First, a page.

This year has been one full of challenges. I was sent home to work, given a time frame of "indefinitely." That was fine. I cut 2 hours out of my commute and found a new appreciation for pajamas and slippers. I watched people continue to be separated by enigmatic speech reminiscent of Nazi Germany and it was just as toxic and effective. Even now, it pervades our society and pits us one against another, friend against friend, family against family. I saw too many videos and news reports of African Americans dying at the hands of "bad apples." Each time I silently gave thanks that it wasn't my brother or sister and cursed the media for playing the horrid scenes over and over again. They saw it as news. I saw it as a snuff film, replayed to remind me it could be someone I knew next time. People were outraged and filled the streets. Confederate monuments toppled. The president used military force against citizens to take a photo holding a bible. Politicians chose power and money over the populace. We as a people were undervalued and underserved. Jobs were lost. Money ran out. Businesses failed. Rent fell too far behind to be paid. Food banks struggled to provide. The virus continued, undaunted, as people refused to wear a mask as a protective measure. Hundreds of thousands died. Daddy said, "Just pray." I prayed for peace and provision; for a hedge of protection around my friends and family.
I made it all the way to July, when my newest aunt passed away and my uncle's heart broke. He held strong. Then, on September 17, the virus hit home. My father contracted it and swore he would be ok. "Just pray," he said. "I'll be fine." Complications of COVID claimed his life quickly. My heart shattered and tears poured. Even now, my eyes fill and my vision blurs. Surely this was the worst it could get. I learned things about his life I never knew. I called upon my family and friends for help. I needed people to lean on. I relied heavily on his youngest brother and he encouraged me. A smile on every phone call and joyful texts. He was like a second father. "Baby," he said, "I have to go in for surgery. I hope they get it fixed this time. Just pray." So I prayed and he told me he'd be fine. He went into the hospital before Thanksgiving and never left, passing in ICU on November 29. I complained. I cried. I asked God why these things had to happen. I pushed the pain down and buried it. Occasionally it slips out and I have to push it back down. I'll get to it eventually.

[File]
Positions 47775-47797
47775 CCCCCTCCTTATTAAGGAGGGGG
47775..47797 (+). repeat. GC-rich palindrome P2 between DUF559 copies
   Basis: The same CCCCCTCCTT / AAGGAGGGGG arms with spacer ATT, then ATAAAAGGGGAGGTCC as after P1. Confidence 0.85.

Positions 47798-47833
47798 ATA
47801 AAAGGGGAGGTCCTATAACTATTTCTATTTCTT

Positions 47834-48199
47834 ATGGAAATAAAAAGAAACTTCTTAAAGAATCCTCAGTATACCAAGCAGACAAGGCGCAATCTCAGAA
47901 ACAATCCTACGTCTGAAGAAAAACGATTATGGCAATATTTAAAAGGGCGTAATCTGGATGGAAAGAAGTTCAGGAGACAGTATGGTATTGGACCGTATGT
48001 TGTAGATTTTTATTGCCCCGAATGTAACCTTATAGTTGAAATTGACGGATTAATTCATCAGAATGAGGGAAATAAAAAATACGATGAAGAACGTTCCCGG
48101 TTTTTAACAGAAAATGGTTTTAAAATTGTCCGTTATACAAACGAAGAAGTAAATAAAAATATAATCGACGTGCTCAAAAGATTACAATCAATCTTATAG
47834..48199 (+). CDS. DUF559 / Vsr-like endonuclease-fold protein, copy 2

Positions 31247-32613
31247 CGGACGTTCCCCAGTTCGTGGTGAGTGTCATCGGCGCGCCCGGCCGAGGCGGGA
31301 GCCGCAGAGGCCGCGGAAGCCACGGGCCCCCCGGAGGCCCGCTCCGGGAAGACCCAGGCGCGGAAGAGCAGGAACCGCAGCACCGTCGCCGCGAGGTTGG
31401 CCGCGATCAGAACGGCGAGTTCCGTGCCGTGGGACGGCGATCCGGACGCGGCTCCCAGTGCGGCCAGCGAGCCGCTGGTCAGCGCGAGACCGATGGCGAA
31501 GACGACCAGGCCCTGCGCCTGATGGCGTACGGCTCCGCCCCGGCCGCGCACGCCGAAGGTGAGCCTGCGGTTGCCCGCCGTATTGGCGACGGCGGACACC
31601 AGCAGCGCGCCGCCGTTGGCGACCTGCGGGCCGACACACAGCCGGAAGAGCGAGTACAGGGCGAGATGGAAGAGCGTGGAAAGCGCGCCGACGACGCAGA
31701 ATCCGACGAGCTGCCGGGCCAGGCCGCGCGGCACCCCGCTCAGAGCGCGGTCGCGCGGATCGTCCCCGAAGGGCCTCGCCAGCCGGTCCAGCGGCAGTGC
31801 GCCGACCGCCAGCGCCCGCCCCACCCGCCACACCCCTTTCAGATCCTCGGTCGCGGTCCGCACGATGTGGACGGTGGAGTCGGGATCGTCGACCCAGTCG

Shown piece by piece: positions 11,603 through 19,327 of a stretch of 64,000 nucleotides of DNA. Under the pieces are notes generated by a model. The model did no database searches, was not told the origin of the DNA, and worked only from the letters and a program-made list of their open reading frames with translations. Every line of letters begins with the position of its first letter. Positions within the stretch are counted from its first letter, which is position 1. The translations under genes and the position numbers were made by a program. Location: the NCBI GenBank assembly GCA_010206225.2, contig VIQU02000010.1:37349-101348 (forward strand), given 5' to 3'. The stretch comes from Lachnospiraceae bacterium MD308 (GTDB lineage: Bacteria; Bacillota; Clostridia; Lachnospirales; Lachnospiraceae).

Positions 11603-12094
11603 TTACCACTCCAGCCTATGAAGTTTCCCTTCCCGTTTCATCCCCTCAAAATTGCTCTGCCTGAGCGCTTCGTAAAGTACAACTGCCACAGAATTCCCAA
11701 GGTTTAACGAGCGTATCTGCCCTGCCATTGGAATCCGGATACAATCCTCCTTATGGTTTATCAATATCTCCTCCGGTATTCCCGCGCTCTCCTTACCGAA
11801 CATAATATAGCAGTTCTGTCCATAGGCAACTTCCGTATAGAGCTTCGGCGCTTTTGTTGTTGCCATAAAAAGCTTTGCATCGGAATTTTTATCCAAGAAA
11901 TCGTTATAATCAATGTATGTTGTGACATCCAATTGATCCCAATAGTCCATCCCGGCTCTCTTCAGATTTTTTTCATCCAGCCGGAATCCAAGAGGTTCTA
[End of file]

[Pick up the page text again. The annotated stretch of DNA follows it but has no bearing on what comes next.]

This post is pain-filled, but that is not its purpose. It is a reminder that there is hope. There is ALWAYS hope. The political climate is disgusting, but we have elected a new president and the first minority woman as a vice president. A vaccine has been found for the virus. I have grown closer to my family and friends and have learned to lean on them when my strength is low. I have learned to love those who dislike me before I even say a word. There is hope in the darkest corner of the darkest room on the darkest day. Just as it lay buried and forgotten in Pandora's chest, it resides hidden in the shadows of negativity that demand our attention. It is small, but mighty, and although 2020 tried to take us all out, hope was never extinguished.
As we count down to the end of this difficult year, I invite you to find the hope in your situation. No matter how great or small your struggle, it is there, waiting for you. It is calling you to pick it up and let its light guide you. It is asking you to trust, to believe that although things may not be the same, tough times will pass and you will emerge on the other side.
Have you lost a loved one? Do you have a story of newly found hope to share? Post it below. We need each other to make it through and there is someone waiting to hear your story. I want to hear your story.
Always with love, light, laughter... and hope.